Actually, tracker dies when this happens. But hey, can you provide a use case when the checker really needs to know when this happens?

Chapter 3. "A causes B all the time. What will this means for Obama?"

  • trackExpressionValue() now boils down to creation of a single tracker and an initial invocation of track() on the expression which in turn causes expression handlers to immediately react.

Correct.

  • Most of the old body of trackExpressionValue() is transformed into a default expression handler. So it's still part of an immediate reaction, just a bit more generalized.

Correct.

  • Most of the visitors that previously composed trackExpressionValue() are still part of the process; they're attached by the default expression handler.

Correction: "All of the visitors..."

  • However, instead of adding notes directly, they simply invoke track(). All note-attaching work is moved into additional default handlers.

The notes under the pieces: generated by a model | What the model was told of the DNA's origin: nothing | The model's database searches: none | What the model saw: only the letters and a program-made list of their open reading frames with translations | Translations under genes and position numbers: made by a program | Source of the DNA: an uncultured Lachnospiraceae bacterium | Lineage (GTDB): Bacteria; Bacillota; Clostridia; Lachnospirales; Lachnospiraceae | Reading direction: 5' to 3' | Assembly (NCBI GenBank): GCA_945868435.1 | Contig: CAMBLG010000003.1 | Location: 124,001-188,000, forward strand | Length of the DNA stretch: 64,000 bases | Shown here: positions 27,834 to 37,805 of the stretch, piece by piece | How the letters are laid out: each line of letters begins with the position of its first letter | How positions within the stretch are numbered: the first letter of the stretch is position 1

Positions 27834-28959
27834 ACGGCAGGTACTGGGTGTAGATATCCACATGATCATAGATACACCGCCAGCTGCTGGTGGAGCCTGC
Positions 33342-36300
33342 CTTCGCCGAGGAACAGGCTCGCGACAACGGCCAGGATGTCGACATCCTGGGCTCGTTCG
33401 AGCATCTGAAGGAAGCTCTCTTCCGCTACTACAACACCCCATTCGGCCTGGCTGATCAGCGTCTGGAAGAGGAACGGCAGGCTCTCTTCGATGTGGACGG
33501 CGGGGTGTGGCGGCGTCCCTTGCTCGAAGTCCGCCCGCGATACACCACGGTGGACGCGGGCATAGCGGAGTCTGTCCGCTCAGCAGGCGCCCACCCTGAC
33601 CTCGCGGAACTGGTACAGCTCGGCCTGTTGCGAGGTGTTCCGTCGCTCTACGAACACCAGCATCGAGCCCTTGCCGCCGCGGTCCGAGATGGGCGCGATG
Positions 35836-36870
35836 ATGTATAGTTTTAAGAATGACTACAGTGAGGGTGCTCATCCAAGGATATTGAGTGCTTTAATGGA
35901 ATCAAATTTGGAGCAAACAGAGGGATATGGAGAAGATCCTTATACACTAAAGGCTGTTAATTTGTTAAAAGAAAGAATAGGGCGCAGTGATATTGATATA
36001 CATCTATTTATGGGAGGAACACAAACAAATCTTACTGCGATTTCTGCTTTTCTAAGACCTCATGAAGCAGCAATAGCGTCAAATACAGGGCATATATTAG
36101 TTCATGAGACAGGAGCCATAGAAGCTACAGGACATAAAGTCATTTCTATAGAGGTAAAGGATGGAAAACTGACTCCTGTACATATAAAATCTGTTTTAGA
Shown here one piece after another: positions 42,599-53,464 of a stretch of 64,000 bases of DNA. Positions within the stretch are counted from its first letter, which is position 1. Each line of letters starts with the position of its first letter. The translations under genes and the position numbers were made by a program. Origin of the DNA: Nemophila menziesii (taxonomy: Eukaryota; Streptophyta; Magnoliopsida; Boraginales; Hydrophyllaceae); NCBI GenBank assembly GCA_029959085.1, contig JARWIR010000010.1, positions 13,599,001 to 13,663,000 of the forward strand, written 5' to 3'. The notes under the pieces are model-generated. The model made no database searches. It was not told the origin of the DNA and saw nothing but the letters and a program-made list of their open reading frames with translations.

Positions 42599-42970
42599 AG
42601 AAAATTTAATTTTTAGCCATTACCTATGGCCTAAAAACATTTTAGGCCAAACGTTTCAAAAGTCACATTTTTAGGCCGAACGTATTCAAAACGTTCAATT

No, they call track where they used to call trackExpressionValue or add FindLastStoreBRVisitor.
Right now, only stores received their special customization and can produce notes based on tracker customization.

Chapter 4. "I'm wearing this to ward off A!"

  • Basic usage in checkers is basically unchanged. They still simply call trackExpressionValue() and it just works.

Correct

  • Advanced usage - which is the whole point of this patchset - probably implies adding custom handlers to the tracker created by trackExpressionValue().

Correct

  • Let's consider an example. Suppose you're implementing evalCall for llvm::dyn_cast. You could have your expression handler detect a modeled dyn_cast call and implement its handle() method to emit a checker-specific note and start tracking the argument.